By Andrew Tzembelicos
Now that Greece is beyond the July 7 national election, it has entered a new chapter in
its history. That calls for charting a different course from the past decade, involving
several key elements.
One is critical investment in infrastructure and businesses, and especially small business
and the entrepreneurs who can and will power the country forward with their ideas and
innovations. By extension this involves tapping into youth and the next generation who
were so often, for 10 years, pawns in a situation they did not create.
Another involves enticing those who left Greece because of the crisis — to bring their
talent, experience and learnings from abroad back to Greece.
Then, there’s perhaps the simplest but most complex element: clearly outlining a
national vision — one that knows no partisan boundaries. This vision is about tapping
into the pride of the nation, the very essence of its soul.
Kyriakos Mitsotakis has already expressed his commitment to ushering in a new vision and that he will “work hard to represent all Greeks.”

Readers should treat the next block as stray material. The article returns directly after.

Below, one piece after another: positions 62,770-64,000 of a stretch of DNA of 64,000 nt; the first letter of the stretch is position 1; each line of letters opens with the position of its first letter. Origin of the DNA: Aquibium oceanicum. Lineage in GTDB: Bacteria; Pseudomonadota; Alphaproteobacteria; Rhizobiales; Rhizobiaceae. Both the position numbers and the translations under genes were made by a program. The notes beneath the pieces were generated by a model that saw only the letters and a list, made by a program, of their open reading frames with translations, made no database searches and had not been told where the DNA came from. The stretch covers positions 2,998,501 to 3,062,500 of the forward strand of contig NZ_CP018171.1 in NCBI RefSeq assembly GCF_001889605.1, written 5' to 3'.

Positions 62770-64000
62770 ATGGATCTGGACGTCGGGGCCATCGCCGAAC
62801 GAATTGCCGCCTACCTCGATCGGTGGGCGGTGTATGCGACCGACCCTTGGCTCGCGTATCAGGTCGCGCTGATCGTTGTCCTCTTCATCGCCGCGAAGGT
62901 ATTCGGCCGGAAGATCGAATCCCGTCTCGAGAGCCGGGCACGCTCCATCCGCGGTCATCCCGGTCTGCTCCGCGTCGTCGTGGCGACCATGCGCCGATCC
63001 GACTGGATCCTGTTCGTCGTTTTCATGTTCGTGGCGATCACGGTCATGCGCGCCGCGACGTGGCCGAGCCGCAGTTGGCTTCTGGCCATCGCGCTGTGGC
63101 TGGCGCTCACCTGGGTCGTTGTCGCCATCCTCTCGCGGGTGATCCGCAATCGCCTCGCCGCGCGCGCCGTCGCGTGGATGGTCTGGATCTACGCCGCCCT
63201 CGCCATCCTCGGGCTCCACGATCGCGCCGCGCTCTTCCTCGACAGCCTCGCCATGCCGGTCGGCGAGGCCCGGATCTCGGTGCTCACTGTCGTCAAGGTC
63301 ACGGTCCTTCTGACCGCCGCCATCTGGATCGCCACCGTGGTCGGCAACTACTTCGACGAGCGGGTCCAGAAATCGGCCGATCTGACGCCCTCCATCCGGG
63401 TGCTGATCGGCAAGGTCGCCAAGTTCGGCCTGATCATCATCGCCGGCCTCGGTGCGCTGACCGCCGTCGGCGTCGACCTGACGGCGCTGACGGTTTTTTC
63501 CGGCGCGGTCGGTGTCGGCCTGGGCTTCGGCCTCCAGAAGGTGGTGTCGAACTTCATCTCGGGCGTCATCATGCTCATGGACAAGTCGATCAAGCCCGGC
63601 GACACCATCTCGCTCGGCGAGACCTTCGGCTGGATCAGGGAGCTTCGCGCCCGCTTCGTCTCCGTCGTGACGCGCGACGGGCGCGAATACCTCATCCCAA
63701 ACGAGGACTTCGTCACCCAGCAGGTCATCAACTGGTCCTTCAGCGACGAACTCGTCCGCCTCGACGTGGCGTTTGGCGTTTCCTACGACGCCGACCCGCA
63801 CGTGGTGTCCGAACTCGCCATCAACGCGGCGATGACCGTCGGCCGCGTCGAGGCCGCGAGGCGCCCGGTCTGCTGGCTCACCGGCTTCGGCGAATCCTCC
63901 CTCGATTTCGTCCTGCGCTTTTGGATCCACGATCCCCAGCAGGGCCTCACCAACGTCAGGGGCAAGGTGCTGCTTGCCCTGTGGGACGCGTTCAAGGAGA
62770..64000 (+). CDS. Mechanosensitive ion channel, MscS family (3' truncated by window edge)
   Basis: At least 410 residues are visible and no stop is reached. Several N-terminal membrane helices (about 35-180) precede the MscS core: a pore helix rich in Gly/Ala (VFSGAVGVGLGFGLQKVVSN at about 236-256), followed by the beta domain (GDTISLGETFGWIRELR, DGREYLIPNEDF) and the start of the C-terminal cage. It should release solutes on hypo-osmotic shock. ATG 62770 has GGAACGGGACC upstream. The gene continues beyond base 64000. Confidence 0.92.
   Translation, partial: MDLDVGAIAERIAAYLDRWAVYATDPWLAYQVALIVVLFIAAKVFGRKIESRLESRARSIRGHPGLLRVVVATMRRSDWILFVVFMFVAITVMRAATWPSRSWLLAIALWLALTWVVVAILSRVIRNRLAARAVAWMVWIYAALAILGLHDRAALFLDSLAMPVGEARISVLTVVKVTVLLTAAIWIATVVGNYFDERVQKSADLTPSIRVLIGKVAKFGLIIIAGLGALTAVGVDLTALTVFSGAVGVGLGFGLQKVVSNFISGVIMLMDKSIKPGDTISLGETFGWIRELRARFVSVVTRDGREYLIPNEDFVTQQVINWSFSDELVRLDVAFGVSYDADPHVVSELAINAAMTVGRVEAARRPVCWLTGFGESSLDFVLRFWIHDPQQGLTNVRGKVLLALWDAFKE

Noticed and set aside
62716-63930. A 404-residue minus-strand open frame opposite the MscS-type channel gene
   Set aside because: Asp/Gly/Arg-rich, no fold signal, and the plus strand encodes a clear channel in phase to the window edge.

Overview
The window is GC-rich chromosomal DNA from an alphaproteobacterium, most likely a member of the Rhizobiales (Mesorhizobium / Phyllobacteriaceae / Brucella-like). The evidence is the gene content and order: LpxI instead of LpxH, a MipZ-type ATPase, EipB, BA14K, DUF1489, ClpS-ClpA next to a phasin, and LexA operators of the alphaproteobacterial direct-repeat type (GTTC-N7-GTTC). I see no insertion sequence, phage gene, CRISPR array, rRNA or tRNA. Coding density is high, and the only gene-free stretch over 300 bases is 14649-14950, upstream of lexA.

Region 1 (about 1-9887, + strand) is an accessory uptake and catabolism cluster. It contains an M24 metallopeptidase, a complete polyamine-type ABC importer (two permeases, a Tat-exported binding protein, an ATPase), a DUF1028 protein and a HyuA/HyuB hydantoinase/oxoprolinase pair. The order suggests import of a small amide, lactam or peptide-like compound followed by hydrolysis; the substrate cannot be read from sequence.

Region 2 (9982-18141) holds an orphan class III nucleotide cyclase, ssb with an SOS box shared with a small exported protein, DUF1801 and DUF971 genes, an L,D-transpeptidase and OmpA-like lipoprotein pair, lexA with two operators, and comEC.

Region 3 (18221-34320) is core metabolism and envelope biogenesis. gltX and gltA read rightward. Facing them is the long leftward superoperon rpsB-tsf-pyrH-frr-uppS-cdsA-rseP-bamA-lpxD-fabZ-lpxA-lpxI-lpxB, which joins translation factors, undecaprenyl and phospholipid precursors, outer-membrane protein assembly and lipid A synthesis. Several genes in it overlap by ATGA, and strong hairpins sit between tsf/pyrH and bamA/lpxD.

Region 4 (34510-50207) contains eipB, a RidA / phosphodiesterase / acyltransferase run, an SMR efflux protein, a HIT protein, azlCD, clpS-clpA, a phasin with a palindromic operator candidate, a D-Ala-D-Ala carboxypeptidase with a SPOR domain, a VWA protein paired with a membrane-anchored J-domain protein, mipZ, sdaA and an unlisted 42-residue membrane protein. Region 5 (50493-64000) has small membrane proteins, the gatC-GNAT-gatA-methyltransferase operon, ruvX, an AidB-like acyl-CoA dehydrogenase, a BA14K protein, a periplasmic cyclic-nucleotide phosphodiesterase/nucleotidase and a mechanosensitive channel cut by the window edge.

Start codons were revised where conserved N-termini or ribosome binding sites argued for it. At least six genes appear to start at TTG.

This ‘visioning process’ could start immediately by quickly convening a national panel
involving members of all political stripes, Greece’s top minds and influencers and
perhaps some well-respected voices from the diaspora. Then it involves capturing that
vision in a substantive document that transcends party boundaries, with ideas that can
be readily and widely shared across all corners of the country. It should be a vision that
inspires and engages and allows the people of Greece to finally move beyond the crisis
— proud of their history, proud of their strength and excited about the promise of the
This vision is a broad lookahead that should be framed around a simple question: what
does the Greece of 2050 aspire to be?
An extension of this work involves ‘rebranding’ Greece — not only to the people of
Greece but to the outside world. It involves sharing Greek success stories, ingenuity and
know-how, of helping shed some of the negative stereotypes that existed before the
crisis and that the crisis only then served to reinforce.
Just as the country and its people showed the world what was possible when Greece
hosted the Athens 2004 Olympic and Paralympic Games, there is a real opportunity to
craft that vision and tell that story.
Timing is everything. The time to start the next chapter begins now.
Andrew Tzembelicos is a Greek-Canadian writer, editor and communications consultant
currently based in Athens